The Effort of Effortlessness

Phil Rosen has a theoretical reading of the detail in the Hollywood film – see also Tom Brown's recent Screen article – but for a basic sense of how much time, money, and energy the studios put into the detail, I love the accounts in the trade publications. This is what cinematographer Charles Rosher wrote about The Yearling:
To keep the Baxter farm in green crops, 27,000 stalks of corn and 4,200 tobacco plants were raised in cans and hothouses to replace those withered by the sun.... On Stages 15 and 30 of the MGM lot, the Baxter cabin and part of the farm... were recreated. To insure authenticity, the Florida cabin was dismantled and, together with rail fences, was shipped [from Florida] to Culver City. Forty tons of Spanish moss... was loaded in a refrigerated car to keep it alive...." (American Cinematographer May 47)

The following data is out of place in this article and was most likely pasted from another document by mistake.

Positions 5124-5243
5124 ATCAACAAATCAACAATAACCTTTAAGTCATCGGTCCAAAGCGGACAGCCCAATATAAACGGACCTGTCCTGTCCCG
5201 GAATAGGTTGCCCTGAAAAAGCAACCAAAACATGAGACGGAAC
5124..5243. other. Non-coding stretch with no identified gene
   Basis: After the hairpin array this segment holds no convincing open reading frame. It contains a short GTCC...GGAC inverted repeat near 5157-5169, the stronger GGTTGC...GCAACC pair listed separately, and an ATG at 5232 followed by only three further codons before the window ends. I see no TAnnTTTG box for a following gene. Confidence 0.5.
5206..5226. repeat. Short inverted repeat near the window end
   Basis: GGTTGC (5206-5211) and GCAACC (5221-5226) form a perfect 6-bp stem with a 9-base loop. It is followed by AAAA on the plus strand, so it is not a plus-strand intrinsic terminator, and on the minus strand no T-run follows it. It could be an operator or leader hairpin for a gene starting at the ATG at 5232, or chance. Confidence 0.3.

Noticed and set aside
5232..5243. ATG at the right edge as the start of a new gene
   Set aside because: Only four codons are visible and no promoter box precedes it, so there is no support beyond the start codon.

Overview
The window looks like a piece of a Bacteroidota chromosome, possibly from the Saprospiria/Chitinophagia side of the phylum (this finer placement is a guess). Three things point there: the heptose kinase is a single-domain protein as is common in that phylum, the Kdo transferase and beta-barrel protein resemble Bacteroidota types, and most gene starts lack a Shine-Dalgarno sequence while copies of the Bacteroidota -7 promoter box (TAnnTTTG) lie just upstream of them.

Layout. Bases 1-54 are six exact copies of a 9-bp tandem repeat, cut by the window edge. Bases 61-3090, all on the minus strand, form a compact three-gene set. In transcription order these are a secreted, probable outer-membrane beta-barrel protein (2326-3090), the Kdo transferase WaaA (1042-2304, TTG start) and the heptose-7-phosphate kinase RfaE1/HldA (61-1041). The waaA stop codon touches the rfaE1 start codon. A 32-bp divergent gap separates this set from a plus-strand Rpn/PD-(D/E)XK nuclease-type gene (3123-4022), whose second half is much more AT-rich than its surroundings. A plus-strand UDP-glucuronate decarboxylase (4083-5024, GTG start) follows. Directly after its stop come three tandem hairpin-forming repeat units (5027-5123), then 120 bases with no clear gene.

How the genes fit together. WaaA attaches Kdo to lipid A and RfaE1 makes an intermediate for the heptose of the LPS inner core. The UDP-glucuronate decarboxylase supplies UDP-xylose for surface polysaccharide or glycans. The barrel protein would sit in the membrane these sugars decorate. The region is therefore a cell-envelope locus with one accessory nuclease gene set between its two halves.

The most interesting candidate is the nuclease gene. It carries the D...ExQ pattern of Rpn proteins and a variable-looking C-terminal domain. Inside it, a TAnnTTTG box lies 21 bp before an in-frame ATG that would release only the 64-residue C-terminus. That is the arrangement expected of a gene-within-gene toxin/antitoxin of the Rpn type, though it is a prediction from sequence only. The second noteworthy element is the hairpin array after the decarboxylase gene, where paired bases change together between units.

The final product of this labor?


The amazing thing, mind you, is not that Hollywood would spend so much money then (they still spend lots of money), but that technological and production reasons made shipping a cabin and Spanish moss across the country so much more cost effective than location shooting.

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